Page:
Deaf geographies, and other worlds.
The transcription of the French account of the 1835 banquet is now complete, and available here.
The translation is nearly done. I’ll put it up as soon as it’s ready.
In the meantime, you could always try using the online translation tools that I cover in https://mikegulliver.wordpress.com/2012/06/01/online-translation-tools-thoughts-and-challenges/to access a rough version of the text.
And… just as a teaser – here’s my initial translation of Berthier’s poem:
Seeing, come together in this vast hall
Those, to whom misfortune has united me from birth
Children, disinherited of the gift of speech
Children, whom bitter nature has mistreated
No, I cried to myself, in his pilgrimage
That the eternal lays upon every human being
I do not walk alone, for a brother walks with me
And the road is shorter when it is walked as two.
We do not speak, it is true, but think
We can express ourselves just as well with eyes, and hands, and smiles and lips.
Our most attractive discourse is found on the tips our fingers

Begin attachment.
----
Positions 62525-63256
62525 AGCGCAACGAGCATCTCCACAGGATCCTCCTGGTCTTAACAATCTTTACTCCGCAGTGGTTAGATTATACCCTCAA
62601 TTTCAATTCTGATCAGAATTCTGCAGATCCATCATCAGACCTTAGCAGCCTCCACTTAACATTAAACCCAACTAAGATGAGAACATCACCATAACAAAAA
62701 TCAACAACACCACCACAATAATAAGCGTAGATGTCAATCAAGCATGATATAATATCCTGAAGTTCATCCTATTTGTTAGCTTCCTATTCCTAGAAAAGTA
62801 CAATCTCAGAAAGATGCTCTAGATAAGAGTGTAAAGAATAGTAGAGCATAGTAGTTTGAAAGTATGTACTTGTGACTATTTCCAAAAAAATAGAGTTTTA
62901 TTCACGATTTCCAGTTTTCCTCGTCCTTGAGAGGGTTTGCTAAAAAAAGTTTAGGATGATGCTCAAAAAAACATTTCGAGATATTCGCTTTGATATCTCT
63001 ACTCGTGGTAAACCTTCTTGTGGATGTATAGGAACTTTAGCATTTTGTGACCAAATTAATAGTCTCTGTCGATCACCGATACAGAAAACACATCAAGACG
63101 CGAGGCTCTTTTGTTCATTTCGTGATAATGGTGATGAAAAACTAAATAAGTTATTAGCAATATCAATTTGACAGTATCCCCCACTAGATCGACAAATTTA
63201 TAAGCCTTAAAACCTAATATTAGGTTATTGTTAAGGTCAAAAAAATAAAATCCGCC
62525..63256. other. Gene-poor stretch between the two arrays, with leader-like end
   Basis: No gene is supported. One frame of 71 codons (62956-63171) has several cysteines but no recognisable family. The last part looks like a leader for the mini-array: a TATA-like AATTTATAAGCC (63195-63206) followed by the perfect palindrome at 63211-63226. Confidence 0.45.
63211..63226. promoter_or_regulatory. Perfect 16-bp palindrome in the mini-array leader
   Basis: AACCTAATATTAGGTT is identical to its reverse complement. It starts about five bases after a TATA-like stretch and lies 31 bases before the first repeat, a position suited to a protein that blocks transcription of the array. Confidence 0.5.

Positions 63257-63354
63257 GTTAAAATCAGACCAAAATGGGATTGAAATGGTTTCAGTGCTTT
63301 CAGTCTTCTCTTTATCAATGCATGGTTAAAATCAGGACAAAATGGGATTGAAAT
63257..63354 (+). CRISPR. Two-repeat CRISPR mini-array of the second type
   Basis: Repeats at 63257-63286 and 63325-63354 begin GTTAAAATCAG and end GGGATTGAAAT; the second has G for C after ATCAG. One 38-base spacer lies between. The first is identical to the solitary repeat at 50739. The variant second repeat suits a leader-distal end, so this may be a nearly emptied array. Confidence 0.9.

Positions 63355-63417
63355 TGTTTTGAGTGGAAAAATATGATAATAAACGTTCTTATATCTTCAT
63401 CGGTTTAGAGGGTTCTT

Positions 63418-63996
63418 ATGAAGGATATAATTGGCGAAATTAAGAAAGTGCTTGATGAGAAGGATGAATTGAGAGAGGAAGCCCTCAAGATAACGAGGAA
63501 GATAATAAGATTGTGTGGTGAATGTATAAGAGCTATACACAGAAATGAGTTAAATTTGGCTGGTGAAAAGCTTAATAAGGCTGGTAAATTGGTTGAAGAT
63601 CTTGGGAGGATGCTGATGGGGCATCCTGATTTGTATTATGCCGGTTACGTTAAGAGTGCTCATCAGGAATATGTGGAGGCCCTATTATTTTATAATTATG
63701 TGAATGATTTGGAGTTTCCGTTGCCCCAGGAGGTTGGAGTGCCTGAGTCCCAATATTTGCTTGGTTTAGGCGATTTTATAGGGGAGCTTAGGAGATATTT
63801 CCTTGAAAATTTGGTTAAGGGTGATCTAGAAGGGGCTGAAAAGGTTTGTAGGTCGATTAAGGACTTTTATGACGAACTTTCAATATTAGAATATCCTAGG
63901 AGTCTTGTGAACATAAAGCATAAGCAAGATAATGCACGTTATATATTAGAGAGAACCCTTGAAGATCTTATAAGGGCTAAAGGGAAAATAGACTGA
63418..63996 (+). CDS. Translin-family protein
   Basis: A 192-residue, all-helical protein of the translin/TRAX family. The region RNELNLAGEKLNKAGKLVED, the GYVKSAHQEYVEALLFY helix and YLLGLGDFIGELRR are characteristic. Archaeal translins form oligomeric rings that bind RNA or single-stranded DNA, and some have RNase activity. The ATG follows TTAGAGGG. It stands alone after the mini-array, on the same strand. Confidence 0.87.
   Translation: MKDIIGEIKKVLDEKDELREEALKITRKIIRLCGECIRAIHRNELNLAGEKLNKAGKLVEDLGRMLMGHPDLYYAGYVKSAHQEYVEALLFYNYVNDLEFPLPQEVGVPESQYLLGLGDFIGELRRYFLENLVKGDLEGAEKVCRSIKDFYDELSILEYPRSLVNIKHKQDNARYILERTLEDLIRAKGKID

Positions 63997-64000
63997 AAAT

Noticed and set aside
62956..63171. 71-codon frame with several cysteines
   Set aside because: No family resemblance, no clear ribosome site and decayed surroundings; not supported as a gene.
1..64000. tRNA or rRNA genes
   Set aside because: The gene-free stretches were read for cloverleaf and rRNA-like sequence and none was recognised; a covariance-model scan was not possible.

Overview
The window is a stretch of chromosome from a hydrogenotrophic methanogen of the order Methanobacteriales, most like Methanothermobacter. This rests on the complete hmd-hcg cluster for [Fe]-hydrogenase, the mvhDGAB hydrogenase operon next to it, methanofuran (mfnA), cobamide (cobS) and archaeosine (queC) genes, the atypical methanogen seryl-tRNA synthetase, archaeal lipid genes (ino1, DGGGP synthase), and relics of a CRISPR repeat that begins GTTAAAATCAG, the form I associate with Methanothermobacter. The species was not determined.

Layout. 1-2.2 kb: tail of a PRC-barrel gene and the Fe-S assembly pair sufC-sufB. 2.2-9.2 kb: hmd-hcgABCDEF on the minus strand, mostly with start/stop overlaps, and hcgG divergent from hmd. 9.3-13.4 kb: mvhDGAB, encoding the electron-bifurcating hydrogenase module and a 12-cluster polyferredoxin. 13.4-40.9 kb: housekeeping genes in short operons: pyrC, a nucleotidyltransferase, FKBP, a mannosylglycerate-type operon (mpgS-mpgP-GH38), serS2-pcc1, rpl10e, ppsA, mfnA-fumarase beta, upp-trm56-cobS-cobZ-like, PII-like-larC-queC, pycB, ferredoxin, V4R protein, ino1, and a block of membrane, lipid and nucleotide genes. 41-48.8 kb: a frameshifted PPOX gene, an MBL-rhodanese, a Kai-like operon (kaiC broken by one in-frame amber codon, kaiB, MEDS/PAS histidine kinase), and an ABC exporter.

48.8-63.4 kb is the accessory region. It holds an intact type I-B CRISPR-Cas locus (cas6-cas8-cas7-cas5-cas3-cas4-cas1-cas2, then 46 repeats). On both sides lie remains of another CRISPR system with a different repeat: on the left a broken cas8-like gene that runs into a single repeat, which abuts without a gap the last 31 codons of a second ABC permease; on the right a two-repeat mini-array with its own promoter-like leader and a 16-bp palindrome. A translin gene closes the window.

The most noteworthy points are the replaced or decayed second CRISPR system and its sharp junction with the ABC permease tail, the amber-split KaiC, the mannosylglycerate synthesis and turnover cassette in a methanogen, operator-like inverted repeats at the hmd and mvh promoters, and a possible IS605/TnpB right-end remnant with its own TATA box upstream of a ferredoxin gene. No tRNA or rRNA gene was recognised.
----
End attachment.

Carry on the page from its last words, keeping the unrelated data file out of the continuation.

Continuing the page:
And our language, rich in secret beauty
That you, poor speaking people, will never understand.
And do we not also have your Phoenician art,
That paints our words, and speaks to our eyes?
Excepting the sound, your arts and sciences
Have nothing that is hidden to our questing minds.
And show us the heavens, ambitious Icarus,
Where I might not follow, without also falling like you.
To whom should the glory of this marvel?
Which transforms the beast into a thinking being?
Whose voice was it that spoke to the miserable slave:
Arise… their banquets are also your own?
I will restore to you the voice that you lack,
And your fingers will unite you to the human race.
A thousand tributes to that sublime man,
The modest creator of an art that is nearly divine!
Homage to our father! Oh! Every year
We should come and reawaken our love by celebrating him.
Bind ourselves tighter in the bonds that unite us
And thank God for our Freedom.
P.S. By the way – I don’t mind you reproducing any of the text of the banquets for wider purposes… but if you could credit me with the translation I’d be grateful.
Of course the poem belongs to the Deaf community… as does the essence of the translation. But I think it’s important to make sure that the translation and texts remain attached to an academic context where their meaning can be critically, and reflexively examined.